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I have decided to clear out the inventory at the Tech Stock Five & Dime to make way for a major renovation and expansion, ie., new stocks.

Back in August when I started this series, I intended to provide trading and investment guidelines for technology stocks trading below $10 per share. Here are my new guidelines for this group: Take a cautious view of the market and technology stocks in particular for 2006, book profits and offset some gains with losses.

There are 25 stocks on the shelves, and net performance has been quite good for this group of technology companies. But if I were screening these stocks today with more stringent criteria, none of these names would qualify.

Remember, when I started this concept, the tech sector was consistently undervalued. I decided to screen for low-priced technology stocks that were undervalued by at least 40%.

The criteria I use in 2006 will be different: Stocks will have to have a strong buy or buy rating according to ValuEngine and be at least 50% undervalued. I also will be examining a broader field, not just tech stocks exclusively.

The Winners, the Losers


November, I reviewed how the stocks were faring so far. The year-end results aren't much of a surprise after that check-in.


Of the 24 stocks in the Tech Five & Dime, 14 have gains of 5% or more. Of those, five stocks made 20% or more:


( ACTU),


( MUSE) (bought

Wednesday by



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Only four of these 24 stocks have lost 5% or more, and only two,





( TERNE) lost 20% or more.


Six of these 24 had gains or losses of 5% or less, which isn't meaningful enough to call either way.

Let's take a final inventory of the Tech Stock Five & Dime:

Please note that due to factors including low market capitalization and/or insufficient public float, we consider Immersion, Asyst Technologies, Emcore, Sanmina, Actuate, Entrust, Interwoven, Stellent, WebMethods, Terayon and Westell to be small-cap stocks. You should be aware that such stocks are subject to more risk than stocks of larger companies, including greater volatility, lower liquidity and less publicly available information, and that postings such as this one can have an effect on their stock prices.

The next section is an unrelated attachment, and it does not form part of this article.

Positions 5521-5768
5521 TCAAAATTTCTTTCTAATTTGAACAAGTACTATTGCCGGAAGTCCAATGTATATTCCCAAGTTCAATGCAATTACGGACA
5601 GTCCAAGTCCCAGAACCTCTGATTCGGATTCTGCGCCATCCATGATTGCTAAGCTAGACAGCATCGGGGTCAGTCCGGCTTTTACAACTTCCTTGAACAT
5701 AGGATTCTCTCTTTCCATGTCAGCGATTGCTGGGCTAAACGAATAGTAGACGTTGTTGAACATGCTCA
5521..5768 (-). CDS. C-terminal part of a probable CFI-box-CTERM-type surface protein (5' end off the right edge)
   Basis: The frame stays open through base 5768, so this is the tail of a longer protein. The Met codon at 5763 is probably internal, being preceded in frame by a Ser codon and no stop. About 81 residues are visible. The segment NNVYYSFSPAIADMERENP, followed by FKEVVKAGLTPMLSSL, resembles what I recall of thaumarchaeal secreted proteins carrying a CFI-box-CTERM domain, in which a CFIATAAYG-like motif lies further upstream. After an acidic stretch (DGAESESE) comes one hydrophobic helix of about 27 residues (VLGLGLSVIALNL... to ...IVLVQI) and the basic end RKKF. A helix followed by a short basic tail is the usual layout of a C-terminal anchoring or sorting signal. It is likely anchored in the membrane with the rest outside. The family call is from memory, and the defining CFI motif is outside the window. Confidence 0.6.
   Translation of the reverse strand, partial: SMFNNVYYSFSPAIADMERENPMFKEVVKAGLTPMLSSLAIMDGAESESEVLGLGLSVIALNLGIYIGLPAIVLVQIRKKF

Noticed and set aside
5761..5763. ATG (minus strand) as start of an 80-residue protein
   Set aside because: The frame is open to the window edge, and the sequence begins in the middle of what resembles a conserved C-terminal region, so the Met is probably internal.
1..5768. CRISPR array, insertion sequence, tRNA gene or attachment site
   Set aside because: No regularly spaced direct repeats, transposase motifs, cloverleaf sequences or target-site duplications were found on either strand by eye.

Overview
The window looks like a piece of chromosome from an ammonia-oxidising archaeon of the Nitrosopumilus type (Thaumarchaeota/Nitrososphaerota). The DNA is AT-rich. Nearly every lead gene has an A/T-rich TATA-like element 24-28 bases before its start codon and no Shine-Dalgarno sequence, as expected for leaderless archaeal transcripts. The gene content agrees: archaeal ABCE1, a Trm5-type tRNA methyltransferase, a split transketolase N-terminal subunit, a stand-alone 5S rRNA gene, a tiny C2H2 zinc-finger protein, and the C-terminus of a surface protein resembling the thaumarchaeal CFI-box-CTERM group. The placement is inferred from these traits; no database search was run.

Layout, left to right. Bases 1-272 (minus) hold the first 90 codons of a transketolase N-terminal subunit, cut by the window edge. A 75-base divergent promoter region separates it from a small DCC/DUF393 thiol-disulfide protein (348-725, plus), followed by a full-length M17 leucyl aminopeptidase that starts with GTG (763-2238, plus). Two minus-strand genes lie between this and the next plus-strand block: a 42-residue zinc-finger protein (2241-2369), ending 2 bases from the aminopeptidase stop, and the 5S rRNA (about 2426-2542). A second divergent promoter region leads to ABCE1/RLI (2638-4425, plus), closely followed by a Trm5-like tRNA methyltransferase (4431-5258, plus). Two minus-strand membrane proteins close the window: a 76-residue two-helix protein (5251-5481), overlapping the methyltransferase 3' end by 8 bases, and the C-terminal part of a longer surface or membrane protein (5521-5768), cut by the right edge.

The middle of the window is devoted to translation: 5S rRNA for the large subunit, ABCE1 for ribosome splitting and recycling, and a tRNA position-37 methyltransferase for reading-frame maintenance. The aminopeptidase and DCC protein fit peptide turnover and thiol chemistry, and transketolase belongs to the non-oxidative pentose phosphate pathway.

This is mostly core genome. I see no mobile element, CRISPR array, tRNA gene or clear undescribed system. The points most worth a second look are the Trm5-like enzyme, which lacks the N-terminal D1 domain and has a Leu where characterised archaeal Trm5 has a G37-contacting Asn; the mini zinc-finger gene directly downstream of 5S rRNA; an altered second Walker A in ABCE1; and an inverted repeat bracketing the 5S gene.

Richard Suttmeier is president of Global Market Consultants, Ltd., chief market strategist for Joseph Stevens & Co., a full service brokerage firm located in Lower Manhattan, and the author of Technology Report

newsletter. At the time of publication, he had no positions in any of the securities mentioned in this column, but holdings can change at any time. Early in his career, Suttmeier became the first U.S. Treasury bond trader at Bache. He later began the government bond division at L. F. Rothschild. Suttmeier went on to form Global Market Consultants as an independent third-party research provider, producing reports covering the technicals of the U.S. capital markets. He also has been U.S. Treasury strategist for Smith Barney and chief financial strategist for William R. Hough. Suttmeier holds a bachelor's degree from the Georgia Institute of Technology and a master's degree from Polytechnic University. Under no circumstances does the information in this commentary represent a recommendation to buy or sell stocks. While he cannot provide investment advice or recommendations, he invites you to send your feedback --

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